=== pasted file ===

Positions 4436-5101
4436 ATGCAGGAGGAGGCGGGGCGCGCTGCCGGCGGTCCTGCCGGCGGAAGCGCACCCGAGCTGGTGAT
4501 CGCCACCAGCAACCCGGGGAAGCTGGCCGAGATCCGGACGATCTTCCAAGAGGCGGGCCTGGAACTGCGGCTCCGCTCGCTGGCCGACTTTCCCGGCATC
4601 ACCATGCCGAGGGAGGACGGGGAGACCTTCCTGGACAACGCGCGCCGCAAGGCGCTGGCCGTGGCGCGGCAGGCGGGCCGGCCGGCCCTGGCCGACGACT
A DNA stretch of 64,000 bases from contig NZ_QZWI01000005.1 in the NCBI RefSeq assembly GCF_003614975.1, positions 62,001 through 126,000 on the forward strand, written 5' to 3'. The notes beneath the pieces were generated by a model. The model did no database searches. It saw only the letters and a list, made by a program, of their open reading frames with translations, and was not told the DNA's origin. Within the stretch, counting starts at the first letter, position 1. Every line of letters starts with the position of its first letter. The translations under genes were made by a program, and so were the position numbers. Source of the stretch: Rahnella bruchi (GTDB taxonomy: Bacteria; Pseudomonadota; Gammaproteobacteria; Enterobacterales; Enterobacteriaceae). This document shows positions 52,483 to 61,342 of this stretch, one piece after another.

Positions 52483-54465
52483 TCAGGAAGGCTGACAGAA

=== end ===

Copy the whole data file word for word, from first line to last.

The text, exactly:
Positions 4436-5101
4436 ATGCAGGAGGAGGCGGGGCGCGCTGCCGGCGGTCCTGCCGGCGGAAGCGCACCCGAGCTGGTGAT
4501 CGCCACCAGCAACCCGGGGAAGCTGGCCGAGATCCGGACGATCTTCCAAGAGGCGGGCCTGGAACTGCGGCTCCGCTCGCTGGCCGACTTTCCCGGCATC
4601 ACCATGCCGAGGGAGGACGGGGAGACCTTCCTGGACAACGCGCGCCGCAAGGCGCTGGCCGTGGCGCGGCAGGCGGGCCGGCCGGCCCTGGCCGACGACT
A DNA stretch of 64,000 bases from contig NZ_QZWI01000005.1 in the NCBI RefSeq assembly GCF_003614975.1, positions 62,001 through 126,000 on the forward strand, written 5' to 3'. The notes beneath the pieces were generated by a model. The model did no database searches. It saw only the letters and a list, made by a program, of their open reading frames with translations, and was not told the DNA's origin. Within the stretch, counting starts at the first letter, position 1. Every line of letters starts with the position of its first letter. The translations under genes were made by a program, and so were the position numbers. Source of the stretch: Rahnella bruchi (GTDB taxonomy: Bacteria; Pseudomonadota; Gammaproteobacteria; Enterobacterales; Enterobacteriaceae). This document shows positions 52,483 to 61,342 of this stretch, one piece after another.

Positions 52483-54465
52483 TCAGGAAGGCTGACAGAA